At 08:38 PM 9/11/97 -0500, John P. McKiness wrote:
>George Murphy responded (Thu, 11 Sep 1997 08:46:32 -0400) to this and I
>agree with him that this is still an approximation and it is an
>approximation of something.
I stand humbly corrected in the matter of general relativity as an
approximation . The devil made me do it.
>In my last post I said:
>>>I feel it is useless to search for evidence of individuals archaeologically,
>>>unless they are significant people in their culture who would leave a trail
>>>of evidence, such as David and Solomon. People like Daniel maybe, if they
>>>were significant enough figures in the society they lived in, but how could
>>>we tell that we found the right Daniel -- he may have had a common name in
>>>the royal court. Abraham and Jesus on the other hand -- I have no
>>>archeological hopes. Paul I believe could be found but I do not see the
>>>need to look of any of the above.
>>Even for people not prominent, you can find evidence that the culture was as
>>described. That is supporting evidence; rational empirical evidence.
>Notice what you have done here Glenn. First, you want me to make a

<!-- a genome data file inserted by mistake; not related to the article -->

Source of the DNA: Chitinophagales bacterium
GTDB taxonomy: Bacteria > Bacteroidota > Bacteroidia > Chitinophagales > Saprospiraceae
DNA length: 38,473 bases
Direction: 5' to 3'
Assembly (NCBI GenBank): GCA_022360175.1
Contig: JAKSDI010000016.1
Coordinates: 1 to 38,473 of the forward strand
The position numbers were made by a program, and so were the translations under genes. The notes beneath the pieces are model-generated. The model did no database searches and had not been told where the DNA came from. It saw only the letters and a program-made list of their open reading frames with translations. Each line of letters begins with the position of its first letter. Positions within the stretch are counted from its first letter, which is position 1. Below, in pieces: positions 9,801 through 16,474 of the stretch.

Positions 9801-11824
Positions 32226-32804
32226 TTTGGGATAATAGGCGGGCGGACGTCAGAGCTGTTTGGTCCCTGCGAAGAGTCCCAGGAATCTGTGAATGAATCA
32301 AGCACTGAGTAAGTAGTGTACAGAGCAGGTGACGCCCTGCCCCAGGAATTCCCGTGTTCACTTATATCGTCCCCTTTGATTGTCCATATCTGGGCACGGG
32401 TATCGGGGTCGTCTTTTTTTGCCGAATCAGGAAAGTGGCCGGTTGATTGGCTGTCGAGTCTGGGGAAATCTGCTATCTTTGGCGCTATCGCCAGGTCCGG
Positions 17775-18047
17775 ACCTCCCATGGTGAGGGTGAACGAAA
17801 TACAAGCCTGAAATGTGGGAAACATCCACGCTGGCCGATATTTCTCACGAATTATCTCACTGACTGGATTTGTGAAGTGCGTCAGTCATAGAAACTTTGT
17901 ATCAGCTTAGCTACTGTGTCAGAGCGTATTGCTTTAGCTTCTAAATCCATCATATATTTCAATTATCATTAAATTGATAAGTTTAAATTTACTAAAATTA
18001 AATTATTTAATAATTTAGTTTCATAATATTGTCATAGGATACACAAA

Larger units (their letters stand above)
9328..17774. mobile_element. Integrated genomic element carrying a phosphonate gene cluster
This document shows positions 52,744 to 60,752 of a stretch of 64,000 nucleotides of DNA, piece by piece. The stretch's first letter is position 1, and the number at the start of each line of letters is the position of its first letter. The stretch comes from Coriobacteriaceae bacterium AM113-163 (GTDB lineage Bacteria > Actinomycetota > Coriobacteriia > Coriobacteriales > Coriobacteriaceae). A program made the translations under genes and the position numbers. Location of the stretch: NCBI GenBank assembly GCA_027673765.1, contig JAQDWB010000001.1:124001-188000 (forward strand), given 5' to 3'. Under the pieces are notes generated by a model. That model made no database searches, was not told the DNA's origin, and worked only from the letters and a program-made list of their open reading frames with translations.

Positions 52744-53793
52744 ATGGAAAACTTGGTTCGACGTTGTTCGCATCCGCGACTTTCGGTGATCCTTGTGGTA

>statement about the potential success of finding individuals
>archaeologically, now you equate people with culture! I addressed the
>problem of finding evidence of individuals above, now I'll address culture.
No, I was agreeing with you. I know it is unlikely to find evidence of the
personal existence of the widow with whom Elijah lived. But cultural
evidence does attest to the reality of the document. If you find the word
"groovy" said by a character in a novel supposedly written in 1720, I would
say you probably have a fraudulent date.
>I have worked with archeologists and I understand how the discipline works.
>Yes, we can find evidence of a culture but much of the archaeologist job is
>interpretation of the evidence. The archaeological interpretations I have
>been reading concerning David's kingdom, Jericho, and the Exodus is
>certainly different than the Biblical accounts. Our archaeological
>interpretations of Israel in Jesus time is also more in agreement with Roman
>opinion (a dirty, little back water country that is more of a problem than
>it is worth) than with that of the Jews (the close to the center of the
>heart of God).